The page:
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  1. #1
    Join Date
    Mar 2007
    Location
    Charleston, WV
    Posts
    77

    Default Water heater flue tee connection

    Here is a picture of a water heater flue connection. It is a tee connector that serves the water heater and at one time, possibly the furnace. The furnace was upgraded and its flue re-configured.
    The flue connection is in the crawl space.
    Are openings permitted in the bottom of the tee or should it be sealed? Could backdrafting be a problem.

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    Greg Jenkins

  2. #2
    Join Date
    Jun 2008
    Location
    Maryland
    Posts
    1,049

    Default Re: Water heater flue tee connection

    Generally speaking, hot gasses will rise up the flue instead of falling out the bottom of that hole. Nonetheless that doesn't look right. Since the other appliance is now gone, there may be an issue with the flue being too large for the vent connector of the water heater.

    There's enough going on there that I would have no problem calling it out.

    ...."have a qualified plumber or HVAC tech check this arrangement. Have them make any repairs or modifications needed to insure the maximum level of safety"......

    Something along those lines.


  3. #3
    Join Date
    Mar 2007
    Location
    Spring Hill (Nashville), TN
    Posts
    5,847

    Default Re: Water heater flue tee connection

    Quote Originally Posted by Greg Jenkins View Post
    Here is a picture of a water heater flue connection. It is a tee connector that serves the water heater and at one time, possibly the furnace. The furnace was upgraded and its flue re-configured.
    The flue connection is in the crawl space.
    Are openings permitted in the bottom of the tee or should it be sealed? Could backdrafting be a problem.
    That is completely wrong. That setup was for two appliances, one is not connected and the tee needed to be removed.

    Also, you need to take into consideration that the larger diameter pipe will allow for the flue gases to cool and not rise as they would if the pipe was downsized to one that was the same all the way to the exterior. You can see the condensation marks/stains (white stuff on the bottom of the open flue), this is telling us that the flue gases are cooling and not rising to the exterior. Good way and a very common way to introduce CO into the house.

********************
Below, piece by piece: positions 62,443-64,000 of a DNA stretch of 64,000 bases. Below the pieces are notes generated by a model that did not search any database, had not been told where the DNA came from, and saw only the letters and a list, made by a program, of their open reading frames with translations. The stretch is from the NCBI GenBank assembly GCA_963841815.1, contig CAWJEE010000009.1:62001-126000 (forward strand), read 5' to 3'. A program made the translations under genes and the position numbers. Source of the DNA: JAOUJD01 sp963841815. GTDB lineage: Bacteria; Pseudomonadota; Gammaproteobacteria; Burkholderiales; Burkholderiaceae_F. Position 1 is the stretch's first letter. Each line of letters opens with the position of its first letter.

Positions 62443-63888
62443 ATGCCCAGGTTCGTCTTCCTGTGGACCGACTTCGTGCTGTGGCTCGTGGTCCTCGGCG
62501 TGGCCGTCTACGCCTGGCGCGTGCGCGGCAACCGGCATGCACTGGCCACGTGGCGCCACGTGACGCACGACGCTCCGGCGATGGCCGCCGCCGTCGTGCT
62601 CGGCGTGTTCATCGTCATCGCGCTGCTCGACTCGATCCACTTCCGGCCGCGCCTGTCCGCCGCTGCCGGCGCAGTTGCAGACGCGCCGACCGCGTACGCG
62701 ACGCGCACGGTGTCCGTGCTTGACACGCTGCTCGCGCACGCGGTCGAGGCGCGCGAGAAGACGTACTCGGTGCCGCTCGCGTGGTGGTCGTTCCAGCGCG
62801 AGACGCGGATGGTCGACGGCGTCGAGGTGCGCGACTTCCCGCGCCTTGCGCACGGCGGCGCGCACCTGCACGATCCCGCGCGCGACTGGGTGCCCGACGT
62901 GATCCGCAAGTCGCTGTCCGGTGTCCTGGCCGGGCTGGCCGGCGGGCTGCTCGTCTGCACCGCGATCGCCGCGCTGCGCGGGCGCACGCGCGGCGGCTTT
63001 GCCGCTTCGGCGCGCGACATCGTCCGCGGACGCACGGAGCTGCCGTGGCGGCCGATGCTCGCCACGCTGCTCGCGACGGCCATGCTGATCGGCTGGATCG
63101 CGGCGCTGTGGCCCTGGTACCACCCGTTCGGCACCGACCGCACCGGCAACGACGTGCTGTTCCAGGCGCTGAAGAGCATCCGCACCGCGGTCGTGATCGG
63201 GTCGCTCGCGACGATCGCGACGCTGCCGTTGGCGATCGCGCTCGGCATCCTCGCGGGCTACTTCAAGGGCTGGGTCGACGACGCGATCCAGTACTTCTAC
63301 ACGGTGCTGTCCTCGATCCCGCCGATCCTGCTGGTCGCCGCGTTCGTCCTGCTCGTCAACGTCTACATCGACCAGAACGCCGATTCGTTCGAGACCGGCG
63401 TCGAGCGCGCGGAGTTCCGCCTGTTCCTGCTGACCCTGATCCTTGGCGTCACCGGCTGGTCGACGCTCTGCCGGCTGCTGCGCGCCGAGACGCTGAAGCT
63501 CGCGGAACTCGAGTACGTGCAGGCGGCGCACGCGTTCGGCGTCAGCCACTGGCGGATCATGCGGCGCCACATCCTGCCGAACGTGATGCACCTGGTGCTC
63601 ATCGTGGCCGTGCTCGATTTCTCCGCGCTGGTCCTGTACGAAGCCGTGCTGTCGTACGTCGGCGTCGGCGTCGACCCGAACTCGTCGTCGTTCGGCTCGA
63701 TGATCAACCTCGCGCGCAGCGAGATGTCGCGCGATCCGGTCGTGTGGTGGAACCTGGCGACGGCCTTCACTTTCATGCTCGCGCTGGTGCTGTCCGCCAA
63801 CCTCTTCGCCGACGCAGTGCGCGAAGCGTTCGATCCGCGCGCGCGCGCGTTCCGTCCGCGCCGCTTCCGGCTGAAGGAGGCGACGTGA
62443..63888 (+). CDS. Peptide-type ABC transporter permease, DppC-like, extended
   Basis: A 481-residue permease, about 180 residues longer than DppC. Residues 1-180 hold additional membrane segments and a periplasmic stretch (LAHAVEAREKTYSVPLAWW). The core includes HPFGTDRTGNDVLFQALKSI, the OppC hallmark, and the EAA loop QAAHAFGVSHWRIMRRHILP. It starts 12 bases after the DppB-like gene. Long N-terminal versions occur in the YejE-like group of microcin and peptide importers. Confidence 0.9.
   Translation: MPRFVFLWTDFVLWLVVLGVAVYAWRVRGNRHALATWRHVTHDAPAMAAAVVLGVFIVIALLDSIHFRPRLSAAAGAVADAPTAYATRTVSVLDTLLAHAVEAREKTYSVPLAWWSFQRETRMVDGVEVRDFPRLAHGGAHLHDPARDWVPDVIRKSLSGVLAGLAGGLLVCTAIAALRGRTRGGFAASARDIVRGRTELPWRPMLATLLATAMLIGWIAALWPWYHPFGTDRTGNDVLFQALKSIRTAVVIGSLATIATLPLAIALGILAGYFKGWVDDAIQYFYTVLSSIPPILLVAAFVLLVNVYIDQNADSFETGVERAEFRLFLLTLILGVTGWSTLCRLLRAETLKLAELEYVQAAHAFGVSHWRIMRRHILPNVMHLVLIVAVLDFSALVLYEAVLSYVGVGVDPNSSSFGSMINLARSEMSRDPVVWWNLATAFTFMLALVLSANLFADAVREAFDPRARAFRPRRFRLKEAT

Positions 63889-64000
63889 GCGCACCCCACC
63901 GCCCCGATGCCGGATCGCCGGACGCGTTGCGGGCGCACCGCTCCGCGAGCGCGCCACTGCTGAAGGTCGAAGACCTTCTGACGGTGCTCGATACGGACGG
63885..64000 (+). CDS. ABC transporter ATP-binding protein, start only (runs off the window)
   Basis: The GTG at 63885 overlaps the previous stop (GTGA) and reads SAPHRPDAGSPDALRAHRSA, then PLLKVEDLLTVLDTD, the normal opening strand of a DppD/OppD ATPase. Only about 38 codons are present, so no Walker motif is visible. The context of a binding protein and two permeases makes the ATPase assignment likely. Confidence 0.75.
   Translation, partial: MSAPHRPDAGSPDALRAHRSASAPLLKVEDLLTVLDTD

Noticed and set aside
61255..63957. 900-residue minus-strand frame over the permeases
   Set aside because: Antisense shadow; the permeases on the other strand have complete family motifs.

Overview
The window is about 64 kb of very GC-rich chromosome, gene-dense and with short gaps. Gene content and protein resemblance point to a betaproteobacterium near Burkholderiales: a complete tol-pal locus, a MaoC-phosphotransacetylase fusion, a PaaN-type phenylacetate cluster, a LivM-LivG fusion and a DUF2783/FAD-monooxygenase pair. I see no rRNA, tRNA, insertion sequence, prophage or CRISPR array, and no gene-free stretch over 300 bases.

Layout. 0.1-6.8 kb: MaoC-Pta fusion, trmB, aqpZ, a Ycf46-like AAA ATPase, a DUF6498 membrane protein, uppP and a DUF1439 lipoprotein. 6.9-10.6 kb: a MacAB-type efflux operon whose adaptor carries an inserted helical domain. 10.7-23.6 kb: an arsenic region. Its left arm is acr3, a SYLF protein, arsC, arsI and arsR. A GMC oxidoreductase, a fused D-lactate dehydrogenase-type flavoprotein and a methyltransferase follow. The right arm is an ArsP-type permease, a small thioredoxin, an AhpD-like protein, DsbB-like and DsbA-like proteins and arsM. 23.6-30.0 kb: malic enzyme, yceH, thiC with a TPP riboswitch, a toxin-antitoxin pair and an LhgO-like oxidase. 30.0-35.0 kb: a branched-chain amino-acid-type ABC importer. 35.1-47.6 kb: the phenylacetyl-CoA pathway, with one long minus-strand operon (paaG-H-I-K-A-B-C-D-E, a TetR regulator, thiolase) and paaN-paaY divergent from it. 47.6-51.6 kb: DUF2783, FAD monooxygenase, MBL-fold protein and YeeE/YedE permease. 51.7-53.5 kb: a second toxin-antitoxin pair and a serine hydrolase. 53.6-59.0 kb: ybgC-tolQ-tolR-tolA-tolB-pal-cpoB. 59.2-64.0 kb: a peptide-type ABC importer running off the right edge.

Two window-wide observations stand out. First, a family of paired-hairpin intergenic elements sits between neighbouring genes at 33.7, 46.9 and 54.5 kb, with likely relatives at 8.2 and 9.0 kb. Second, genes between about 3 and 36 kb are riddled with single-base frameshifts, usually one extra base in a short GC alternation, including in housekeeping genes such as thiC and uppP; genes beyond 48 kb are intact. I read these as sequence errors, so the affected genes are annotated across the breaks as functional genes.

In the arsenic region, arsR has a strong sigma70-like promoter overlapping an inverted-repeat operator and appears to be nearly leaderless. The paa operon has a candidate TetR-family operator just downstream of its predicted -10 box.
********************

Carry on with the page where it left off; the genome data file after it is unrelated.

I would simply say that flue pipe is wrong as it was designed for two appliances and now it serves one. Have a single "B" vent flue properly installed by a qualified person/contractor. If this is not done carbon monoxide could enter the home causing injury and or death.

    Last edited by Scott Patterson; 04-09-2009 at 04:06 PM.
    Scott Patterson, ACI
    Spring Hill, TN
    www.traceinspections.com

  4. #4
    Join Date
    Mar 2007
    Location
    Charleston, WV
    Posts
    77

    Default Re: Water heater flue tee connection

    For discussion purposes, let's say the furnace is still connected to the flue. Six months out of the year,(during warmer weather) the furnace is not operating. What then? Do the flue gases from the water heater not rise properly. Or lets take it step further and say there is a heat pump installed with a gas backup furnace. On cool days when the heat pump is operating, do the flue gases from the water heater not rise and vent properly? It doesn't seem like a good design if proper ventilation of the water heater is dependent on the second appliance connected to the flue and operating.

    Greg Jenkins

  5. #5
    Join Date
    Mar 2007
    Location
    Near Philly, Pa.
    Posts
    1,643

    Exclamation Re: Water heater flue tee connection

    The vent should be suitable for the class of service. In the case with a orphanned water heater, the code 'recommends' it be replaced with a smaller, properly sized vent. Having that tee open allows excessive dilution air to cool the stack and hinder draft to the point you could get a CO problem. I would rip it out and replace with smaller B-vent to a bullhead tee with double acting barometric damper with a spill switch.

    greg, you hit on a very important aspect--summer. ALL chimneys suffer in the summer. There is little to no natural draft. In order to draw, you need a high enough delta T WRT ourside the stack. However, in summer, you get a double whammy--warmer outdoor temps. and heater not firing. The result can be more damage and CO spillage in summer than winter. All the more reason for a properly sized vent. While we're on it, B-vent has a limited life. I recently researched the brands and only one carries a lifetime warranty and some are just one yr. If it's bad, replace it.

    Greg, since this is in a crawl space, it is unconditioned and definitely must all be B-vent. Do you have clearance to that joist?

    Good catch!
    Bob

    Keep the fire in the fireplace.

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